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These insects:
  • Are small
  • Wingless
  • Body is compresses laterally
    (thin from side to side)
  • Adults have piercing mouthparts
  • Have Complete Metamorphosis
There are a number of fleas that can be found infesting structures, including the following:

  • Cat flea - The most commonly encountered flea inside structures.
  • Dog Flea - The second most commonly encountered flea inside structures but prefer wild animal hosts, rather than domestic pets.
  • Human Flea - Found throughout the United States and is not uncommon in homes on the Pacific coast. It can survive on human hosts, but can be found on pigs and dogs.
  • Oriental Rat Flea - This flea is most commonly found in seaport towns where it infests roof and Norway rat species, but can also be found across the southern United States and in southern California. This is the flea associated with the transmission of bubonic plague and murine typhus.
  • Northern Rat Flea - This infests rats and mice throughout the United States and is the most common rat flea in the northern United States.
  • Sticktight Flea - This is a prominent pest in the southern and southwestern United States and it primarily infests poultry.
  • European Mouse Flea - This flea is common in the Gulf coast states and in California. They become a problem inside structures when there is a heavy mice or rat infestation.


The health consequences of flea infestation on humans, and their pets, should not be taken lightly. The following are related to fleas:
WELTS - Fleas can leave bumps from their bites, which will itch and can develop into welts. These welts, if continuously scratched, can turn into open wounds, leading to possible infections. These welt, although usually no more than uncomfortable, can pose a problem with young children and older adults.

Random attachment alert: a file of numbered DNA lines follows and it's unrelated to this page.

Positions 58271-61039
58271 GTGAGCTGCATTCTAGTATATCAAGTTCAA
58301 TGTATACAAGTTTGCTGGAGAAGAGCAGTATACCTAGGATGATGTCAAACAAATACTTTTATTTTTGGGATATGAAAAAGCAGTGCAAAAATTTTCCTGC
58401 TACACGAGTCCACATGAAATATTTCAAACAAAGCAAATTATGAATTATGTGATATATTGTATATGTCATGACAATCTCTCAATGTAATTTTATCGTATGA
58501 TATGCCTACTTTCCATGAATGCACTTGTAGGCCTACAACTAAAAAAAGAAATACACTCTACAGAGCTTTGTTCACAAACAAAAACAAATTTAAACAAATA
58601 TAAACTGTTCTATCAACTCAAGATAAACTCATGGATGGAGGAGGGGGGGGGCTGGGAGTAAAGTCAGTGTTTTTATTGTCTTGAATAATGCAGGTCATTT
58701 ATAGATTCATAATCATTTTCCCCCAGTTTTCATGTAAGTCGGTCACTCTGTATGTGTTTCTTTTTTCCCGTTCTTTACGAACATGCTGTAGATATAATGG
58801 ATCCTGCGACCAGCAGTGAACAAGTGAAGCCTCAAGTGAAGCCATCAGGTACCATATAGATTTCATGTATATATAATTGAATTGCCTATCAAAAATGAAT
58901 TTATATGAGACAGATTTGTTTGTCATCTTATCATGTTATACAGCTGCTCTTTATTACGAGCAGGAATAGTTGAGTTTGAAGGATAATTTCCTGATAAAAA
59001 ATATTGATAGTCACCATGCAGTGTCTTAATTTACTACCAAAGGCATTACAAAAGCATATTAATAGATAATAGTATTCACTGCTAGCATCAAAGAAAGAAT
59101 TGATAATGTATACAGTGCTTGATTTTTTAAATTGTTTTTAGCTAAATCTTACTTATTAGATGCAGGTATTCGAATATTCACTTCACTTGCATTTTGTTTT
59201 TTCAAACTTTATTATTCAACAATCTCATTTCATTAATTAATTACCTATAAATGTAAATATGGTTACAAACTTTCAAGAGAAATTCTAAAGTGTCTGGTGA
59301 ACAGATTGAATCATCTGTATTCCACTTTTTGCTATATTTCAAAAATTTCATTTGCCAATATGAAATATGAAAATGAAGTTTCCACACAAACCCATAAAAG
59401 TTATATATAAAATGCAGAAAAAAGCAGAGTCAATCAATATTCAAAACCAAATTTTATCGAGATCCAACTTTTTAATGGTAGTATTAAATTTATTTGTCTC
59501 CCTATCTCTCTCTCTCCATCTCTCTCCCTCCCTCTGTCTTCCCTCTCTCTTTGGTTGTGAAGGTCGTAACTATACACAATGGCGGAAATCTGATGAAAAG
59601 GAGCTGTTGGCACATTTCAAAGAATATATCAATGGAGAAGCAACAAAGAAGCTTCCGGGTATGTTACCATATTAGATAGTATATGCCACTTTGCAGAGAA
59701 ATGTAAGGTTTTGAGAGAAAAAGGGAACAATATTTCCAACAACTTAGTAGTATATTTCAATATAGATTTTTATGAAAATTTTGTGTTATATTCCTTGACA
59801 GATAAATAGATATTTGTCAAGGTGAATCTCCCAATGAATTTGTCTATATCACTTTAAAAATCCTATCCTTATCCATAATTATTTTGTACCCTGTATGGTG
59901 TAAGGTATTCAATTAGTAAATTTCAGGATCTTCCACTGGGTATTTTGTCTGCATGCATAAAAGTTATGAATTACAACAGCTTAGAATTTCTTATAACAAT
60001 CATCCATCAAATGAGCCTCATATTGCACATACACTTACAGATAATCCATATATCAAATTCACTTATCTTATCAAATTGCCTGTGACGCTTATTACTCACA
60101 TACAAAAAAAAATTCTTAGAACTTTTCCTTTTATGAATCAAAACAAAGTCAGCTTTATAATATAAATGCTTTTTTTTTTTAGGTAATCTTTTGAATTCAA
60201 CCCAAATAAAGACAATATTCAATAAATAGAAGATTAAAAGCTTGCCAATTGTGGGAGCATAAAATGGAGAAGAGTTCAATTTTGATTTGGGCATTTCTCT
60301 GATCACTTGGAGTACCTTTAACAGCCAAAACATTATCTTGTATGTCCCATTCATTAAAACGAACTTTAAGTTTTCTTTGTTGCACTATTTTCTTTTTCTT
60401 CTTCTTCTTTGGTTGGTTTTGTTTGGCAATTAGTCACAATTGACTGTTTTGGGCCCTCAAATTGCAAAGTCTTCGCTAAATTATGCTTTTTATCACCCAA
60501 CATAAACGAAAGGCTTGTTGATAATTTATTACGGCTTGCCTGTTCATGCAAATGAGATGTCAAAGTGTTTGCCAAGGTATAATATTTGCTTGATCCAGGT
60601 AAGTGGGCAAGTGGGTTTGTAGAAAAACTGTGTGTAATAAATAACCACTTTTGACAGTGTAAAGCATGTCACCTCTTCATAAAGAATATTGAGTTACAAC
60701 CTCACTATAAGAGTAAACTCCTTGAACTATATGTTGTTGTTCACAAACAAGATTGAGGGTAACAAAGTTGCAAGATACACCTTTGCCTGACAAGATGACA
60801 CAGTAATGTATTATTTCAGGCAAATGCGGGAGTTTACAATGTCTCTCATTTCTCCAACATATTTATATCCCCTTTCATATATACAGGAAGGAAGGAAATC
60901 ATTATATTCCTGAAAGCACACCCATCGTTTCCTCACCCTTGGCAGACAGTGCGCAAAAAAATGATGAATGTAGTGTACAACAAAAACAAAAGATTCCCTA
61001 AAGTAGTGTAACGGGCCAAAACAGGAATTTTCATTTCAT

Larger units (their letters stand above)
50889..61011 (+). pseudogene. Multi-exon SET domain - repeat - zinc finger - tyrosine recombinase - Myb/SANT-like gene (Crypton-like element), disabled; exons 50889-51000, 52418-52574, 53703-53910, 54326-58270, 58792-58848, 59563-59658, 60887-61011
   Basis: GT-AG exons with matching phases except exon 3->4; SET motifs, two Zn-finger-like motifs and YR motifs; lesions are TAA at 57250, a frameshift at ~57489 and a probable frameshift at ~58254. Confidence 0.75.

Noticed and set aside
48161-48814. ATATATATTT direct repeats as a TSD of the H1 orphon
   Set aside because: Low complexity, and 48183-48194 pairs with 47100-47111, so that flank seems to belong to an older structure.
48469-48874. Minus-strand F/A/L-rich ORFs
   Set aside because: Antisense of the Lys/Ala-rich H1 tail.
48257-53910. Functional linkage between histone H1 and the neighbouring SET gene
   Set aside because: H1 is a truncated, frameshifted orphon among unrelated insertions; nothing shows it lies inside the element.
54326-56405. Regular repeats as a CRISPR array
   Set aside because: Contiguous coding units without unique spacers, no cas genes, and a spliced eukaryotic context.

PLAGUE AND TYPHUS - Not all fleas are known to carry these terrible diseases, but some can and these health risks should not be overlooked.
DOG TAPEWORM - These are common in both cats and dogs. However, when children play near infested pets, they too can become infected with this disease.
Although fleas do not normally cause disease in humans, the chances of this happening should not be overlooked.


The adult flea will usually lay their eggs on the host animal and it will subsequently fall onto the ground, usually near where the host stays; on bedding, carpets, etc. These eggs, about 1/50 inch, are almost never seen.
Flea larvae are small, active, maggot-like creatures that are rarely seen by the homeowner. They will frequently stay within the fibers of carpeting. As the larvae, feeding on all kinds of minute sized organic matter, will develop a cocoon for pupation.
If the conditions are favorable to find a host, the adult will emerge from the cocoon. These conditions are vibrations and the presence of carbon dioxide. The flea may stay in the pupal stage for as long as a year. For this reason, many vacationers, after returning home, may become attacked by large amounts of fleas, all coming out of their cocoons at the same time.

Flea control is a step - by - step process. For more information on the actual treatment for fleas, check out Pestdude's FLEA TREATMENT page. If you have any questions, please ask Pestdude!